Transforming video delivery

From digital broadcasting to video delivery to multiple platforms, broadcasters have depended on hardware-based encoders but in this fast-paced technology environment, it is time to move into virtualisation explains Rémi Beaudouin, ATEME’s vice-president of marketing.

ATEME encoding devices NFV ntework function virtualisation Remi Beaudouin

rsz_photo_credit_business_wire Photo credit: Business wire

Digital television became a practical proposition around 20 years ago but at that time the only way to encode and multiplex it involved dedicated hardware. Standard processors simply did not have sufficient power.

Since then we have moved from digital broadcasting to video delivery to multiple platforms. Systems architects had started to build headends using hardware-based encoders, and the tendency was to continue in this way. The result was most networks involve a large variety of proprietary hardware appliances, each of which has its own rack requirements, power supplies and so on.

As standard processors have gained power, so it has become practical to use them inside our dedicated encoding appliances. But the temptation remains, as existing devices reach their end of life, to simply replace one dedicated, proprietary box with a newer version of the same thing. Now is the time to break out of this circle.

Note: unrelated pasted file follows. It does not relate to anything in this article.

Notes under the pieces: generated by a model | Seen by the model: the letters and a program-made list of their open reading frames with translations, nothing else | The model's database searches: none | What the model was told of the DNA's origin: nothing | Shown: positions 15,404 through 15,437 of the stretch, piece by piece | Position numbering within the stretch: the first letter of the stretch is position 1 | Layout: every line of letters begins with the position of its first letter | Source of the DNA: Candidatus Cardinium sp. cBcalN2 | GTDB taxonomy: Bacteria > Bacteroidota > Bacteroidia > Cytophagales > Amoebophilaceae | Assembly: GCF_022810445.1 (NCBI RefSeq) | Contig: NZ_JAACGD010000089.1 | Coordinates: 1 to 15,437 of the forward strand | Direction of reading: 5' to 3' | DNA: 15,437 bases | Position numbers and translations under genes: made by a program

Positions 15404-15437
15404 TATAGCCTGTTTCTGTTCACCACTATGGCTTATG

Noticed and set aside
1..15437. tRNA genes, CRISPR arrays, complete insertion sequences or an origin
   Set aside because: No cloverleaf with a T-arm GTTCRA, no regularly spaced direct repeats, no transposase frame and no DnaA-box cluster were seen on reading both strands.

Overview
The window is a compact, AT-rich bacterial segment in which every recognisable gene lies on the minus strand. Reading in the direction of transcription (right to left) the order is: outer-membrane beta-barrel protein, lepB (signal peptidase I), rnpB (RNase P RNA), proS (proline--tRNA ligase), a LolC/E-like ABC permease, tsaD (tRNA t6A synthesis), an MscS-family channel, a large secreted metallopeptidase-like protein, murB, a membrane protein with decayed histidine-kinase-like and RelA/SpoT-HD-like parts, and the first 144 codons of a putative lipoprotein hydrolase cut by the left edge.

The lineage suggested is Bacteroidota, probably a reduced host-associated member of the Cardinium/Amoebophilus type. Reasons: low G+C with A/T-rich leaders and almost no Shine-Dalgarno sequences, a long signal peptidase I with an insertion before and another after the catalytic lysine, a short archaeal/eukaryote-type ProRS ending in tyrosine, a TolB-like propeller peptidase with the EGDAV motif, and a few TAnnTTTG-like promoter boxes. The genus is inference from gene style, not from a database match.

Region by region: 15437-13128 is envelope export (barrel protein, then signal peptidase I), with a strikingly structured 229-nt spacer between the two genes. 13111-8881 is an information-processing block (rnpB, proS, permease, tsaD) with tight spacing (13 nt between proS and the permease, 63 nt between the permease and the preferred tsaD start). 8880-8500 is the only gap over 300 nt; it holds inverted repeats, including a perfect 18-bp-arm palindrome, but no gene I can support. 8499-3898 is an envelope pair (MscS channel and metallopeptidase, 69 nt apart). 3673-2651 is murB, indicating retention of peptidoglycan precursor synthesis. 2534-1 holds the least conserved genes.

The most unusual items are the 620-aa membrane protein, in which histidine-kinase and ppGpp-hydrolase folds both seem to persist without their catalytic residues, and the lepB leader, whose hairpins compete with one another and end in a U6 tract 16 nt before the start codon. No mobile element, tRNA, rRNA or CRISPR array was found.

The solution lies in virtualisation: implementing the functions of an encoder in software, which in turn can run, when necessary, on a virtual machine in a data centre. This is now entirely practical, and it allows us to define systems by functionality, rather than by what dedicated boxes do. In turn, that gives us must greater flexibility to define and vary our workflows and processes to reflect consumer demand and commercial opportunities.

We can call this design philosophy network function virtualisation (NFV). This method of linking software to achieve what we need to do at any moment is also now extended to storage, giving us complete flexibility to scale our operations up and down as we need to.

First, this delivers real commercial benefits. Capex is reduced, because we are simply building, or extending, a server farm based on standardised IT hardware and simple ethernet connectivity. We are not building racks of dedicated hardware with complex SDI cabling. The hardware is lower cost, because we can take advantage of the commoditisation of the IT industry. And building high levels of redundancy means much less investment than duplication of dedicated hardware.

The opex view also changes. For many applications, software will be licensed by use, so there is a direct link between operating costs and revenues. A virtualised environment will have a much smaller physical footprint than one using dedicated appliances, and consequently power and air conditioning costs will be reduced. And support costs can be shared across the whole data centre, not just that part of it which has to deal with dedicated broadcast and delivery technology.

The result is a new elasticity for all operations, and which can be accurately costed per service. Proposed new services can be precisely checked for commercial viability, and brought to market very quickly, perhaps gaining an edge over a competitor.

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